Digital wallets allow consumers to load and store payment methods and access funding sources, such as cards or accounts, on their mobile devices. These wallets will be increasingly pivotal as a payment “front end,” as exemplified by Apple Pay, the relaunched Google Pay and the rise of super-apps WeChat Pay and Alipay in China.

The use of digital-wallet-based transactions grew globally by 7% in 2020, according to a report by FIS, a financial services technology group, which predicts that digital wallets will account for more than half of all e-commerce payments worldwide by 2024, as consumers shift from card-based to account- and QR code-based transactions. 

In response, banks and card companies have been partnering with or investing in digital wallet businesses to create payments platforms with scale, such as Standard Chartered bank’s venture with Toss, the largest payments company in South Korea, operated by Viva Republica.

Looking ahead, as many as 86% of our survey respondents agreed with the prediction that traditional payments providers will collaborate with fintechs and technology providers for innovation. 45% of respondents “strongly agreed” that there will be increased investment in mobile technology beyond retail payments to support business-to-business (B2B) payments and the digitalisation of supply chains.


4. Battle of the rails

Behind-the-scenes payments processing — the “plumbing” of payments — is also changing, as payment initiation changes from cards and traditional accounts to digital wallets and as regulators force the industry to strengthen, or build up, domestic infrastructure for payments.  

As a result, international card networks and card processors, often US-domiciled, are facing pressure on their core business, and have started to reposition themselves to retain relevance. Outsourcing of cloud and platform infrastructure will become increasingly important, too. In our survey, eight out of ten financial services organisations expected to have outsourced such infrastructure by 2025.

Other issues for processors and networks will be ensuring relevance in the merchant services space, where payments are initiated. They can double down on the provision of value-added services and open up the existing card rails to a wider range of payee and payer points. Digital wallet providers will look to adopt “open-loop” technologies and seek interoperability in order to benefit from (and not fall behind on) the ongoing globalisation of payment rails.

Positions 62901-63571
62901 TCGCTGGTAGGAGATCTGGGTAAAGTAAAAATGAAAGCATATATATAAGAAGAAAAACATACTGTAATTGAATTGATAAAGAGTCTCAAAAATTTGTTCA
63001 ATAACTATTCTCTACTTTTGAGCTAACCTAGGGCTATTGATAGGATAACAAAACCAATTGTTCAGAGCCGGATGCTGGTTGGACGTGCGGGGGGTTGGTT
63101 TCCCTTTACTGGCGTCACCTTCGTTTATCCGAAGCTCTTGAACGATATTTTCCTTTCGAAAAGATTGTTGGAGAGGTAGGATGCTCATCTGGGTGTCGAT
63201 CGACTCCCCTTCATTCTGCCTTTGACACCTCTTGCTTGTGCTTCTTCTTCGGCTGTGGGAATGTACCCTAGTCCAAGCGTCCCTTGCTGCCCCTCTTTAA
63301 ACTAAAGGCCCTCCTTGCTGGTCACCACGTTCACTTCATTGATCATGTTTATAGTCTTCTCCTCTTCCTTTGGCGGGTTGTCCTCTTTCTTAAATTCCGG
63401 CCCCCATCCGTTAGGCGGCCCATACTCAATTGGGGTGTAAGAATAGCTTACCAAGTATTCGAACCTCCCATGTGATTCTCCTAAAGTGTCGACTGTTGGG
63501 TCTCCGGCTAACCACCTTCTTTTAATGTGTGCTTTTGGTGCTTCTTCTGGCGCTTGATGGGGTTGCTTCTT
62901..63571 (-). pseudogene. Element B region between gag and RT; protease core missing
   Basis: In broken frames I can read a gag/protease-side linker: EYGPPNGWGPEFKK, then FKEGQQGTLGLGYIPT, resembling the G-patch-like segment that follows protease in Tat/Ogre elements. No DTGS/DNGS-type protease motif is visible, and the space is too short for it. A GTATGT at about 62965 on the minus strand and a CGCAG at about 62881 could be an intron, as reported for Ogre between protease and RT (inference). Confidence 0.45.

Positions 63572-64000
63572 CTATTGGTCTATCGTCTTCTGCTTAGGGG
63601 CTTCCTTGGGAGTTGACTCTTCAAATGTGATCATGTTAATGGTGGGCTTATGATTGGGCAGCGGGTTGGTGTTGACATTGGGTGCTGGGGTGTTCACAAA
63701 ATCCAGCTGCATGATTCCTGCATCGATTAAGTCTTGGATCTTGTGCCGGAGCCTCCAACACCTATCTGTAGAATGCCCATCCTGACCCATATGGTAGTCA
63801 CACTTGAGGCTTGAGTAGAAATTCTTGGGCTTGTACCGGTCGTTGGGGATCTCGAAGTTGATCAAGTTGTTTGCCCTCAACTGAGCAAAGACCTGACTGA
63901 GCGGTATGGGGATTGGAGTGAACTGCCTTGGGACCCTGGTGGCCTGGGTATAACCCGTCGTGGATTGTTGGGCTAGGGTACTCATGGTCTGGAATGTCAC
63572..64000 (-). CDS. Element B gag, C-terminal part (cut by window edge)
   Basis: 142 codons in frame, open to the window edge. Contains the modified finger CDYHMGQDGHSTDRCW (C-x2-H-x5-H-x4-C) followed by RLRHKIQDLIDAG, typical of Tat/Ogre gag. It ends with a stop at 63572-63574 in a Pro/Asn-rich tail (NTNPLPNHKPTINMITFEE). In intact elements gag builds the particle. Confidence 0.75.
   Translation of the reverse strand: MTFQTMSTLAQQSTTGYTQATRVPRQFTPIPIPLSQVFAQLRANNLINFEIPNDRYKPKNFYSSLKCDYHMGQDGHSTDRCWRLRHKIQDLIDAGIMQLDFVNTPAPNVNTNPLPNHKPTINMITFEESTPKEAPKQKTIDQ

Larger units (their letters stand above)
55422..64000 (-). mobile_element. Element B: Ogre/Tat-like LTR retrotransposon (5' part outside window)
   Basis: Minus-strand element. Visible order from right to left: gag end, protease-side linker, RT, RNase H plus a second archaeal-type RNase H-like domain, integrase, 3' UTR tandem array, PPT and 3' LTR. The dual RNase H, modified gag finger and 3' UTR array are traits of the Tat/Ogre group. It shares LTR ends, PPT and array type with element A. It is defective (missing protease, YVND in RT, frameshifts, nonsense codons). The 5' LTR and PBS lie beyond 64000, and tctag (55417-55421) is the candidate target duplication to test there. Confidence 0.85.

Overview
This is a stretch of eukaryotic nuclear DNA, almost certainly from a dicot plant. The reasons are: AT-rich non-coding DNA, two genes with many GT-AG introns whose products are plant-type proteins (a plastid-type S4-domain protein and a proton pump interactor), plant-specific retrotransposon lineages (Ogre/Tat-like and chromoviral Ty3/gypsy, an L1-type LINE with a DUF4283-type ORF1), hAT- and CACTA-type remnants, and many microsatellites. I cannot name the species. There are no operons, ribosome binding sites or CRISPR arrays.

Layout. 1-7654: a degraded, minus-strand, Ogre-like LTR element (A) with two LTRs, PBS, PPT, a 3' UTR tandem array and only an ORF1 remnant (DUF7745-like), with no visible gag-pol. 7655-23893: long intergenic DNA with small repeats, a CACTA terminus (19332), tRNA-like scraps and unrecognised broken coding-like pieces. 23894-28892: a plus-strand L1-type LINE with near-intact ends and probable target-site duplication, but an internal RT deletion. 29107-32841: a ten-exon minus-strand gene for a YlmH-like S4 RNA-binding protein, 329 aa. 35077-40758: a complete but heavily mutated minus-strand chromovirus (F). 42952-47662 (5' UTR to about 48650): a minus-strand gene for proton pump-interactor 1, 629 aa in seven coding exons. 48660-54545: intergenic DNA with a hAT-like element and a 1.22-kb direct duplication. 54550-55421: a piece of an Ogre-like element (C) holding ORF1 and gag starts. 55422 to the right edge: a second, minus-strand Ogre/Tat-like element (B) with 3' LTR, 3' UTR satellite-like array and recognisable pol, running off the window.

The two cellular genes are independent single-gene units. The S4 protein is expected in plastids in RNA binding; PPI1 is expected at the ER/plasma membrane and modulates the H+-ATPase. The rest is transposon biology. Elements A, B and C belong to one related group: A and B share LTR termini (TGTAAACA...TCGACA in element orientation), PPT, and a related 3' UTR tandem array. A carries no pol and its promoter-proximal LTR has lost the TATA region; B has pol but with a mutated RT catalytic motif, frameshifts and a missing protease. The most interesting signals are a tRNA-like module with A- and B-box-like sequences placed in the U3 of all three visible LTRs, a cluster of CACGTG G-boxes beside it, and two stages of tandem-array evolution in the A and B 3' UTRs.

Processing trends

5. Cross-border payments 

Frustration with the traditional correspondent banking model, both cumbersome and costly in a world of instant, low-cost payments, has led to the intensification of non-bank providers. New players and solutions are competing with bank and card-based solutions at scale, like the P27 initiative in the Nordic region, integrating 27m inhabitants across four countries and currencies in one “domestic” instant payments system.

In our survey, 42% of respondents felt strongly that there would be an acceleration of cross-border, cross-currency instant and B2B payments in the next five years. This is reinforced by the adoption of ISO 20022, a globally developed methodology for transmitting data which provides a consistent messaging standard for payments. 

A recent pilot by Faster Payments Service, owned and operated by British retail payments authority Pay.UK, saw the fastest payment ever sent from Australia to a UK beneficiary, with confirmation of credit and funds available in just 36 seconds. Singapore and Thailand recently linked their respective national systems PayNow and PromptPay, allowing registered users on either system to instantly send money between the two countries using only a mobile phone number.


6. Financial crime

The pandemic’s effect in driving increased e-commerce provided an opening for fraudsters, with the average value of attempted fraudulent purchases rising by almost 70% in 2020, compared with the previous year, according to a report by digital fraud prevention company Sift.

Open banking, combined with a set of new players and the shift towards payment initiation and digital wallets, is also opening new doors for all types of financial crime, such as the increased risk to consumers from authorised push payments (APP) scams across payment networks, globally. Payment providers that help merchants and their customers move money across borders might also enable sanctions evasion and money laundering.